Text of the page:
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2
Apr
23

It's A Great Plan, But Now The Real Work Starts...

Perhaps the biggest lesson I’ve learned over the last three years is that a plan without execution is just a dream. Dreams are fleeting and fragile.

You have to do the hard work necessary to make it a reality.

There’s a lot of hard work on the horizon for Virginia Tech, who announced an ambitious capital campaign that includes $400 million in fundraising over an eight-year period for various investments in the athletic department. The Reach for Excellence campaign outlines significant boosts to the football staffing budget, a massive renovation to Cassell Coliseum and numerous investments into other sports.

The end goals look good. Tech is shooting for a $30 million “football enhancement fund” that will aim to make it easier for the Hokies to hire better coaches and more lower-level assistants, among other things. Virginia Tech is also planning various investments into their non-revenue sports, helping with facility upgrades and enhanced nutritional support for athletes.

Don’t forget the headliner of it all — a $50 million renovation project that will modernize and revamp Cassell Coliseum into one of the nicest and most unique venues in college athletics.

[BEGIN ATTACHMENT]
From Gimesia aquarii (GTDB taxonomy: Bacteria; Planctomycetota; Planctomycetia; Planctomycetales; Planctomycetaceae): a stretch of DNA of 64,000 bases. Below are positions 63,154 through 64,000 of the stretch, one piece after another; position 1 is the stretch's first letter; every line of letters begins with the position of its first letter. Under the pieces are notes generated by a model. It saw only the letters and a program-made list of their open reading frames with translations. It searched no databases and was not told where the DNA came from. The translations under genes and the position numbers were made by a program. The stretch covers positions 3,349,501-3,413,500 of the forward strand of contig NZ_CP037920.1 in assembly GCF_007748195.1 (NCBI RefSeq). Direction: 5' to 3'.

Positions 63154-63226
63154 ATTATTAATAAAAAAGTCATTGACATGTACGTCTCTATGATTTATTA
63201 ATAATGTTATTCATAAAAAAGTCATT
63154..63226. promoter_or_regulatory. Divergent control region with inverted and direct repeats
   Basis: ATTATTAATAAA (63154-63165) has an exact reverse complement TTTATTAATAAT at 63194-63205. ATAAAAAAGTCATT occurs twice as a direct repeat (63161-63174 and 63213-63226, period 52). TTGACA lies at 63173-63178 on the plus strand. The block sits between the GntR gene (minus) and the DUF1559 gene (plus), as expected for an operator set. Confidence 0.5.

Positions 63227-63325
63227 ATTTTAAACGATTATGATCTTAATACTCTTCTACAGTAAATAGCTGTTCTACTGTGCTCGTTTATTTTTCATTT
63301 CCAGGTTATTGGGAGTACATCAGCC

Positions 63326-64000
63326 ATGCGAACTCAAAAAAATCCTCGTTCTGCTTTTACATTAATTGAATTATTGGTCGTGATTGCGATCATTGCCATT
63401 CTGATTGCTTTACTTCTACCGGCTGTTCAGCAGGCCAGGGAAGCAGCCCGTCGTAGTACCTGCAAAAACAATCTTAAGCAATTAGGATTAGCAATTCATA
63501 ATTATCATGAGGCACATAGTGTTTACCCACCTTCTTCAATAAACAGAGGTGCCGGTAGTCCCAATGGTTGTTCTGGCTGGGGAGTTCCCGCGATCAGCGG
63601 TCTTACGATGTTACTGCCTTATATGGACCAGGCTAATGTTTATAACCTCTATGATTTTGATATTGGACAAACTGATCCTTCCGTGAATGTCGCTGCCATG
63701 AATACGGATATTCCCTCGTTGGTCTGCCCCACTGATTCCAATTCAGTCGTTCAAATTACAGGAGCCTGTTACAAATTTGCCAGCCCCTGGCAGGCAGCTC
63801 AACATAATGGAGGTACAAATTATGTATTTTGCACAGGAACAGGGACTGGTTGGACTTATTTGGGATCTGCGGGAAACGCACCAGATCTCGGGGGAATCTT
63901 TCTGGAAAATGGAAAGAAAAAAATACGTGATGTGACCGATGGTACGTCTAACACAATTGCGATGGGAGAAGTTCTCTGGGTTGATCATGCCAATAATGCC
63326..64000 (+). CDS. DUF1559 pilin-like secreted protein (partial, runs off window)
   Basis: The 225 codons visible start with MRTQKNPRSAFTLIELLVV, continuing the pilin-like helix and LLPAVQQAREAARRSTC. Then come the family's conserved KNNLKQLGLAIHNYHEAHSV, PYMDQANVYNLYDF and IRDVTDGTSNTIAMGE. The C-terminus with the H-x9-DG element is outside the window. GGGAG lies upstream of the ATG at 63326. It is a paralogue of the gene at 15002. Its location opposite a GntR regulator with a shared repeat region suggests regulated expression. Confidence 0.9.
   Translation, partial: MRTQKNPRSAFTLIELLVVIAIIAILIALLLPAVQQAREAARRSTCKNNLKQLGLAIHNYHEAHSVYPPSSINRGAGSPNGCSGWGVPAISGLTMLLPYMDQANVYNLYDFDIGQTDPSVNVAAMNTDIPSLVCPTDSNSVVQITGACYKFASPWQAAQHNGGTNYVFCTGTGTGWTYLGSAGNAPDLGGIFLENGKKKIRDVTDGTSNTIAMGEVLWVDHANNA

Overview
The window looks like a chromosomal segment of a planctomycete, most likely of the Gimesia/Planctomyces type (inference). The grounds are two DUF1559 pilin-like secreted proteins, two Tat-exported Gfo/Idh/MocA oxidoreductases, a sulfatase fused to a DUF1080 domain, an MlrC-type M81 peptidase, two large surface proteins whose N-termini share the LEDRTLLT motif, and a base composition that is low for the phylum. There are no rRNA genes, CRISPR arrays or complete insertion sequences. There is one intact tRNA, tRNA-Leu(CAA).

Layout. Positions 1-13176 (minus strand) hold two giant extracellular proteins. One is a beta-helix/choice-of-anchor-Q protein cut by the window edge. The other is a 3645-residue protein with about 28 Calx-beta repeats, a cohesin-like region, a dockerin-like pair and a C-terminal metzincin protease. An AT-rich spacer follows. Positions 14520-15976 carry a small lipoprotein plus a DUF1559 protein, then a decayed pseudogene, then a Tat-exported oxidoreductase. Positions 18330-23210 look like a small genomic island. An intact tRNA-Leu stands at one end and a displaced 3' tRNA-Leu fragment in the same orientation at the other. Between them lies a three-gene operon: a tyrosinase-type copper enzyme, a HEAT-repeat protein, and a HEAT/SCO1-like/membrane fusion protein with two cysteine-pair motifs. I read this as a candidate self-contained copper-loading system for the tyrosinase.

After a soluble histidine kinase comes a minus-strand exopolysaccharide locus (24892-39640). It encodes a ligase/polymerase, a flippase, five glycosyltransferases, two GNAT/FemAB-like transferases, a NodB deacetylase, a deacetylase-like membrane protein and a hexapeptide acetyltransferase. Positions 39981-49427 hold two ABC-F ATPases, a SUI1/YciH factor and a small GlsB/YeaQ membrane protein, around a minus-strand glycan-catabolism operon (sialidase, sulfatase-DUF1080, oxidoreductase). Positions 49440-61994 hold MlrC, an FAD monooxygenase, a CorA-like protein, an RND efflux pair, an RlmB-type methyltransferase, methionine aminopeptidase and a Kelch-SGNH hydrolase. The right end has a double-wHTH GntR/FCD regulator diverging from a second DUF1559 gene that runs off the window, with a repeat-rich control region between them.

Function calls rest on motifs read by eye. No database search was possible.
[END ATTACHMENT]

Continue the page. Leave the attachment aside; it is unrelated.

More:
Now none of these plans are necessarily brand-new — Virginia Tech has been talking about increasing the football program’s budget for years and the Cassell renovations have been in the works for just as long. But this is the first time it’s all been laid out and shared with the fanbase in a detailed way.

That’s cause for excitement.

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Apr
16

Something's Happening Here, What It Is Ain't Exactly Clear

Have you noticed what’s going on at Texas A&M these days?

Before we go any further, this is not a story to bash former Hokie Coach Buzz Williams. It’s also not a story to suggest any of these players mentioned are coming to Blacksburg.

But a few things have happened that seem interesting. At least to me they are. 

One is Jamie McNeilly reportedly leaving the Texas A&M staff to take a similar position under new head coach Ben Johnson at Minnesota. McNeilly was with the Hokies as an assistant under Williams for five years in Blacksburg, and was the backbone of Williams’ Canada connection. He was the key assistant in getting future NBA player  Nickeil Alexander-Walker to come to Virginia Tech.